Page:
Here’s the last battle scream. The last dawn, the passing frontier, the last day of Hellfest. The sky looks more cloudy and the heat’s on stand-by. The pace has been mind-boggling and the fact that so many have withstood each and every day, to the very last time-slot just leaves believing that so many, like us, see this festival as a catharsis, where music is the meeting point for all those involved. Sunday seemed to be the most stressful day when it came to schedules and overall planning. The choices weren't easy and the whole process of having to check out of the camping sight as well as assembling at the festival shuttles just in time to avoid delays was a nightmare of stress, fortunately all went well and there’s nothing but pure atmosphere at departure as it is at arrival. Even more nostalgic, let’s say.
We were more than excited to see one of the most punishing projects off of the Throatruiner roster, Plebeian Grandstand. The french four-piece were hitting the Temple stage in just about a simple attire as a topless and tight shorts, which seemed well ironic seeing the nature of the stage but seeing how one should never judge a band by its appearance, everyone present received some of the most physically punishing and technically challenging takes on black metal. Deathspell Omega keep coming to mind but these guys have a more punk/hardcore background which give them a new touch for speed shifts and transitions that can go as hard and smooth as anything you can imagine. Speaking of hardcore/punk, the Warzone stage was just about welcoming Los Angeles hard rock outfit The Bronx! It’s always awesome to see bands with this much intensity and delivery on stage. It’s always infectious, especially when you feel it from so far off. So much admiration for a band that convinced everyone what a memorable show, without any fancy props really looks and feels like.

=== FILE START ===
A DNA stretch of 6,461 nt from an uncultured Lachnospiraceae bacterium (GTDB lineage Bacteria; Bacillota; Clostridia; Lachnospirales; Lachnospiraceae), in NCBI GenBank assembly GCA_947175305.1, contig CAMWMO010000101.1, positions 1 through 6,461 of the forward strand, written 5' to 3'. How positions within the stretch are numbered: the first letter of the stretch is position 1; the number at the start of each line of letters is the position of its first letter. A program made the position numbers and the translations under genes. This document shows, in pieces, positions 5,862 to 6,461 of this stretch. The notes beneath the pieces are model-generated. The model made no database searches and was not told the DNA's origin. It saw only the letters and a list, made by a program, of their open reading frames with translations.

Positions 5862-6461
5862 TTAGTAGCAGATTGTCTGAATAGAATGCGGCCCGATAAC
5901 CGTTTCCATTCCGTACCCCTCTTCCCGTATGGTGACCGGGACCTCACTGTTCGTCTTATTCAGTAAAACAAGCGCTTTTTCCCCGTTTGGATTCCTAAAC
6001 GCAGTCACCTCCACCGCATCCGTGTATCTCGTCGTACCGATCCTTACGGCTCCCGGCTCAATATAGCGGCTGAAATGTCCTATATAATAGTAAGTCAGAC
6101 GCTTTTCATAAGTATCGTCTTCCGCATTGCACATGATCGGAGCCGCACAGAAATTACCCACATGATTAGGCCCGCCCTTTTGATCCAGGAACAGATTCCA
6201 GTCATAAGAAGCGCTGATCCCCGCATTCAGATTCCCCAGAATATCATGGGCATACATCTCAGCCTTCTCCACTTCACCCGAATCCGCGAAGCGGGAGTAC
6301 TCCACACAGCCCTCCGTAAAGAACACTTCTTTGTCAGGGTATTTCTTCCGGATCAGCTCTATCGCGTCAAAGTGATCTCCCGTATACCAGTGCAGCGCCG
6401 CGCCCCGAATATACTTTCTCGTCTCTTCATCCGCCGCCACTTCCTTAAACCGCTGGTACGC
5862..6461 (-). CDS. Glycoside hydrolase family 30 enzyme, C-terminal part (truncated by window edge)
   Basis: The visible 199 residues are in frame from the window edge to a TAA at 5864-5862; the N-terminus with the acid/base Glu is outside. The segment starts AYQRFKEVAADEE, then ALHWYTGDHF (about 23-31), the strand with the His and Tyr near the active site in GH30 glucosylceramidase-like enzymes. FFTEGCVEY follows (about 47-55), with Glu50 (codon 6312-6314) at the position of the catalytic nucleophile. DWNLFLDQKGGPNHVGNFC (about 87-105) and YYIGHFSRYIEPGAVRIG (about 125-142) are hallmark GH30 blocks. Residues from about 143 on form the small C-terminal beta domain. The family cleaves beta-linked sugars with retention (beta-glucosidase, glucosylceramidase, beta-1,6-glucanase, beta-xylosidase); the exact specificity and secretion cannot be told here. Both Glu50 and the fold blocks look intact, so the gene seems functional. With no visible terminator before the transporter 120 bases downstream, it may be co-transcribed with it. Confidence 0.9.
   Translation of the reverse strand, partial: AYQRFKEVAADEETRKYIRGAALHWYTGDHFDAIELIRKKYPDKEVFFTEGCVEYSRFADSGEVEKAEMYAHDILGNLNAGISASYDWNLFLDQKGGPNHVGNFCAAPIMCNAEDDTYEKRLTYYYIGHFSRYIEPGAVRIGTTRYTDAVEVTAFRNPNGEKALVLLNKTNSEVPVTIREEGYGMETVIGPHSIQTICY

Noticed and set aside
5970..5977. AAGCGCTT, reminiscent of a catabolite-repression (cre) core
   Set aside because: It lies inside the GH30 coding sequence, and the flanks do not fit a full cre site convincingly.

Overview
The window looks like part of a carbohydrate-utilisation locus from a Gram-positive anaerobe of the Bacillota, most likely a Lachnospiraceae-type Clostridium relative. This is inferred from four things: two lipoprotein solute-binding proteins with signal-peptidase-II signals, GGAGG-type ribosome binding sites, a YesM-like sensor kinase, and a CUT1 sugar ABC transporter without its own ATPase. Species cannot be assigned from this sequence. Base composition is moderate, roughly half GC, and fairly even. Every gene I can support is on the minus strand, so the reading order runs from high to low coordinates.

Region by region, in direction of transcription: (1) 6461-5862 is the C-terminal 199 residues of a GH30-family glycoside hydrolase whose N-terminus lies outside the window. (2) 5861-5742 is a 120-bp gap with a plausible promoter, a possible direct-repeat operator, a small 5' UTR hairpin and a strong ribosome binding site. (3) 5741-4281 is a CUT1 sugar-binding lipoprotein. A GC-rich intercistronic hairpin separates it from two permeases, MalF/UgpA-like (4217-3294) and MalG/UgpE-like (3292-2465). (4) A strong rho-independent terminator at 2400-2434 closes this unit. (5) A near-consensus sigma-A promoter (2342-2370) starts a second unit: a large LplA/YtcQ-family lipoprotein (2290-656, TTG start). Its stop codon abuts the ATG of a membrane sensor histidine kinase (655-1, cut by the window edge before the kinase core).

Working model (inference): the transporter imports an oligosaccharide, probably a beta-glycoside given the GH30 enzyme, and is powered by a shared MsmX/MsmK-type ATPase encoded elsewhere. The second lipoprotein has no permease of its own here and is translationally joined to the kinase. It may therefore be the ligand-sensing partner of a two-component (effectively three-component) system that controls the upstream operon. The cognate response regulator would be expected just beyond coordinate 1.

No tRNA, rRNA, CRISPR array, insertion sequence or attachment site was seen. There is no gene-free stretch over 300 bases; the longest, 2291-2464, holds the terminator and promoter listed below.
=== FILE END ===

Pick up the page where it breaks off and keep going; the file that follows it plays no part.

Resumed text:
Plebeian Grandstand and Lucifer
Au-Dessus, Rotten Sound, Warning and The Great Old Ones
The Bronx, Lords of Altamont and Nebula
A few years back, no one would’ve guessed a symbiosis so well built and designed. Zeal & Ardor are one of those bands that really had ease at building their own legacy in such an early stage of their careers. Their show at the Valley stage showcased how well versed and grown the group has become. Partaking in such a polarizing, yet functional, mix of textures, aesthetics and general mood, in between the scorching and punishing discharges of energy from their black metal facet, contrasts brilliantly with their “gospel” and soulful incarnation. It might sound silly, but trust us, it’s remarkably wonderful and delightful. The surge of an absolutely packed Valley, lets their performance speak for itself. Every single one was in total awe.
On the other hand, one can still find a decent show from a band who is overly attached to its aesthetic. The polish procession best known as Batushka are a great example. You see no faces, no twitch, just beautiful backdrops of religious and symbolic paintings accompanied by hooded priests and silhouettes paving the festival’s fresh air with the church’s incense and spacious howls. Their debut album, Litourgiya, was an instant classic for remarkably recreating all of those sensations in music format. Seeing that emulate that with such precision, fidelity and punch, is one of the greatest sensations a black metal fan can have.
Zeal & Ardor and Batushka